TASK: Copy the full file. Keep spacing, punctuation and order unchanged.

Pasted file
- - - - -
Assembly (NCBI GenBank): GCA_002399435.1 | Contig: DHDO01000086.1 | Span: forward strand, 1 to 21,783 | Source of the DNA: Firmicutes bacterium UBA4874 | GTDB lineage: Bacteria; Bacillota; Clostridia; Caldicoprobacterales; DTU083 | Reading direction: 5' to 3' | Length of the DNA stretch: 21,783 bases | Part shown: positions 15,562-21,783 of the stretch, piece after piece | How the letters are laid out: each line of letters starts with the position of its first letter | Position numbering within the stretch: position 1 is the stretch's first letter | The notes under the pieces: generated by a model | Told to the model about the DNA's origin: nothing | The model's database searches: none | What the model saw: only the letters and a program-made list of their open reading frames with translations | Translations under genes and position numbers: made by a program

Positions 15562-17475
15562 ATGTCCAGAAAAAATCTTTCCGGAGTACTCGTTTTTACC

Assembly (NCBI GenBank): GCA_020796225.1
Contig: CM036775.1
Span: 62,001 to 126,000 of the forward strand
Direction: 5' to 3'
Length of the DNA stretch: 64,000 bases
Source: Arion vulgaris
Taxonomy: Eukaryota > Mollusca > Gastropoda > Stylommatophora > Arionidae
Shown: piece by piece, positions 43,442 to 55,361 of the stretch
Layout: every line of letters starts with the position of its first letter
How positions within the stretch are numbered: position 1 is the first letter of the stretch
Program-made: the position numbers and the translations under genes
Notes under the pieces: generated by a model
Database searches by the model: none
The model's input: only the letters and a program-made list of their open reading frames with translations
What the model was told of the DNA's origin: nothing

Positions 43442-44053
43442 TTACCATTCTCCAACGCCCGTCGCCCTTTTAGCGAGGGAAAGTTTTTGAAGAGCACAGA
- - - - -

Assembly (NCBI GenBank): GCA_002399435.1 | Contig: DHDO01000086.1 | Span: forward strand, 1 to 21,783 | Source of the DNA: Firmicutes bacterium UBA4874 | GTDB lineage: Bacteria; Bacillota; Clostridia; Caldicoprobacterales; DTU083 | Reading direction: 5' to 3' | Length of the DNA stretch: 21,783 bases | Part shown: positions 15,562-21,783 of the stretch, piece after piece | How the letters are laid out: each line of letters starts with the position of its first letter | Position numbering within the stretch: position 1 is the stretch's first letter | The notes under the pieces: generated by a model | Told to the model about the DNA's origin: nothing | The model's database searches: none | What the model saw: only the letters and a program-made list of their open reading frames with translations | Translations under genes and position numbers: made by a program

Positions 15562-17475
15562 ATGTCCAGAAAAAATCTTTCCGGAGTACTCGTTTTTACC

Assembly (NCBI GenBank): GCA_020796225.1
Contig: CM036775.1
Span: 62,001 to 126,000 of the forward strand
Direction: 5' to 3'
Length of the DNA stretch: 64,000 bases
Source: Arion vulgaris
Taxonomy: Eukaryota > Mollusca > Gastropoda > Stylommatophora > Arionidae
Shown: piece by piece, positions 43,442 to 55,361 of the stretch
Layout: every line of letters starts with the position of its first letter
How positions within the stretch are numbered: position 1 is the first letter of the stretch
Program-made: the position numbers and the translations under genes
Notes under the pieces: generated by a model
Database searches by the model: none
The model's input: only the letters and a program-made list of their open reading frames with translations
What the model was told of the DNA's origin: nothing

Positions 43442-44053
43442 TTACCATTCTCCAACGCCCGTCGCCCTTTTAGCGAGGGAAAGTTTTTGAAGAGCACAGA